Even the best and brightest from the Clipper front office who were attempting to persuade him otherwise finally are convinced Donald T. Sterling will not move the team to the Pond. He is dead set against making the commute from Beverly Hills to Anaheim. I think that’s something we can all understand.
That doesn’t mean the Clippers won’t soon be playing in a magnificent new arena with 20,000 seats and luxury suites.
It would be at Hollywood Park, across the street from the Forum. If the two parties reach agreement in the near future, the Clippers could be moving to Inglewood for the start of the 1999 season. That’s the same time the Lakers plan to move out to begin tenancy in the proposed new arena downtown.
“I’ve met with Donald, my good friend, and Andy Roeser a number of times,” Hollywood Park’s vice chairman, Harry Ornest, confirmed Wednesday. “If we can fight through some final details, we could start breaking ground tomorrow.”
Roeser, the Clippers’ executive vice president, said he wishes the negotiations were that far along.
“If they’re that close to making a deal with us, I’ll go to the hardware store and buy the shovels,” he said.
Roeser, however, acknowledged a deal could happen.
“We’re having discussions that may prove productive,” he said.
One person encouraging them is NBA Commissioner David Stern, who met with Ornest and Sterling during a recent visit to Los Angeles.
Stern was impressed that Hollywood Park has an environmental impact report, financing and even an architect--HOK of Kansas City. The arena, Ornest said, would be modeled on Chicago’s United Center, presumably without the championship banners.
All that’s needed is a team.
Sterling can provide that. I’d advise him to do it. His limo ride would be even shorter than to the Sports Arena.
Are you having as much difficulty as I am telling the good guys from the bad guys? . . .
On the same day The Cigarette-Smoking Man announces he’s the true hero of “The X-Files,” a friend of Al Davis’ calls to tell me about all the checks the Raider owner writes to his former players who are down on their luck. . . .
Maybe Vista Del Mar Child and Family Services knew something when it named Davis to its honorary committee for the humanitarian-of-the-year award, which goes to Sterling on Monday night. . . .
I can’t make it. That’s the same night a screening of an independent film, “Dream With the Fishes,” is scheduled for a Santa Monica theater. The invitation promises: “Nude bowling tournament to follow. Clothing optional.” . . .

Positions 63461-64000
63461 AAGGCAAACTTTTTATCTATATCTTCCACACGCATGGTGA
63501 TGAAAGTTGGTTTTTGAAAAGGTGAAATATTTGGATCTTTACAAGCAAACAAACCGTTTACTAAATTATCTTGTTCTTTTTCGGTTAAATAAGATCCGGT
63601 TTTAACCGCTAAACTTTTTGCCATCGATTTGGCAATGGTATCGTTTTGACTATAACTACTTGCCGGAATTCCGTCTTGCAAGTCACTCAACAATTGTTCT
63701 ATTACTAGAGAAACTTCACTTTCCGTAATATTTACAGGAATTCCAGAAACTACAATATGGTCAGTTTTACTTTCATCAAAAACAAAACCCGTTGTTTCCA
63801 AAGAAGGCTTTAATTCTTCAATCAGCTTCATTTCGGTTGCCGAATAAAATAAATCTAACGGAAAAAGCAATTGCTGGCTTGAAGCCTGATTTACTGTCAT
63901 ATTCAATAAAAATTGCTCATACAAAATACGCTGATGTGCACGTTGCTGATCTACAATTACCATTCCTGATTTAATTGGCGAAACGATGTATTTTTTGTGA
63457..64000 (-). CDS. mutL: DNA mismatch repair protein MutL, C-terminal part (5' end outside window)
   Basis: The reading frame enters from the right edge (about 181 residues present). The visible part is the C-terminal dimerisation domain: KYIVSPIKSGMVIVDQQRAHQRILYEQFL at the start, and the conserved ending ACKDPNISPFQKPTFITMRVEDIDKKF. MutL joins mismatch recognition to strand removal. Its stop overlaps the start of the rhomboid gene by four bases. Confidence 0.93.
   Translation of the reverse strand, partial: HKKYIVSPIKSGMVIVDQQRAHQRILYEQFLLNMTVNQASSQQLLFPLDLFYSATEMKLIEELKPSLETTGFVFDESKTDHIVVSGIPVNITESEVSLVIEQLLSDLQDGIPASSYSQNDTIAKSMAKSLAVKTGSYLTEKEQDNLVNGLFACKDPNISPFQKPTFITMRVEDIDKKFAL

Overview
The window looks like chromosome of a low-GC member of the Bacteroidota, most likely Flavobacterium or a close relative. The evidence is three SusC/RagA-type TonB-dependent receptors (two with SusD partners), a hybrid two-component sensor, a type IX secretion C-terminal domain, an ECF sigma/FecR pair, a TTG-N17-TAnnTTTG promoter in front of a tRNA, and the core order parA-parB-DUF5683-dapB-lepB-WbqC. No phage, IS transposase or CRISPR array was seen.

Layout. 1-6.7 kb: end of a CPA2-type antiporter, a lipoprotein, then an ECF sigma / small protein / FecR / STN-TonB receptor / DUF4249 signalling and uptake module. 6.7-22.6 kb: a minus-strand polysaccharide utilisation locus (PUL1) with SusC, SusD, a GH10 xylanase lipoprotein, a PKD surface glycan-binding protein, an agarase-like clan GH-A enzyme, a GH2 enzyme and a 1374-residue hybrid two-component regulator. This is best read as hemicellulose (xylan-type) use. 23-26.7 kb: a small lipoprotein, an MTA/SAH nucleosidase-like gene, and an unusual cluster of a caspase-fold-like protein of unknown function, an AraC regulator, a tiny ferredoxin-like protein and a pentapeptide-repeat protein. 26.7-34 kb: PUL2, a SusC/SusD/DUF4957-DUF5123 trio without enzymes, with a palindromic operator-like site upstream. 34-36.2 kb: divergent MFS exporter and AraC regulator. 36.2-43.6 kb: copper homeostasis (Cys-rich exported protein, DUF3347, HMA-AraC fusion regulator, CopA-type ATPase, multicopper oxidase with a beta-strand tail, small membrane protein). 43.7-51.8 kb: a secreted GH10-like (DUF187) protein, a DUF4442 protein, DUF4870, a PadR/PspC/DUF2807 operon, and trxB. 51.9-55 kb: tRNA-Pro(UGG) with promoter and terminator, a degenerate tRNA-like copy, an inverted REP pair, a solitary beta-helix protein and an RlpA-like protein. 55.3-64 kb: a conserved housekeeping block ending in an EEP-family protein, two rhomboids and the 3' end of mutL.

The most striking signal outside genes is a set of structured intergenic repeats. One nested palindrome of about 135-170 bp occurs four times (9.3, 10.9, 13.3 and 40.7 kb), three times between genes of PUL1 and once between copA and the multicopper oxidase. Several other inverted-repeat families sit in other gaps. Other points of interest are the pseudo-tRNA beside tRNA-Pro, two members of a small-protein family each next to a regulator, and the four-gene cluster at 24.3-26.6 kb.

That’s also the night the IHL’s Turner Cup finals resume at the Long Beach Arena between the Ice Dogs and the Detroit Vipers after an eight-day layoff. In Michael Jordan time, that’s 368 holes of golf. . . .
Charlie Sifford and Lee Elder are featured in Tiger Woods’ next Nike commercial. It’s about time some of the true pioneers for racial equality on the golf course began reaping the rewards. . . .
While on the subject of pioneers, Julius Erving has another new job besides vice president of the Orlando Magic. . . .
In a salute to the late Wendell Scott, the only African American to win a NASCAR race, Erving and former pro football player Joe Washington have started the stock car circuit’s first wholly minority-owned team. . . .
“It don’t rain in Indianapolis in the summertime.” . . .
Congratulations to O.C. Smith. His song that includes that line provided a quip for more than one sportswriter during last week’s Indy 500. . . .
Of considerably more value, his benefit concert in February raised $40,000 for the Crenshaw High weight room. . . .
In a ceremony hosted by Washington Redskin safety James Washington, an alumnus of Jordan, Crenshaw’s state-of-the art training facility reopened Wednesday. Until recently, it had neither electricity nor running water. . . .
The project was sponsored by Team HEAL, funded by Orthopaedic Hospital, the Kerlan-Jobe Orthopedic Center and HealthSouth Sports Medicine & Rehabilitation Center. . . .
Three local college players at the NBA’s pre-draft camp in Chicago this week are UCLA’s Charles O’Bannon, Long Beach State’s James Cotton and USC’s Stais Boseman. It has been a busy spring for Boseman, who also participated in the Raiders’ four-day mini-camp as a defensive back.
While wondering if the French Open would be more interesting if clothing were optional, I was thinking: The third time is the charm for Free House, Garth Snow sounds more like a country singer than a hockey goalie, who needs Jerry Rice anyway?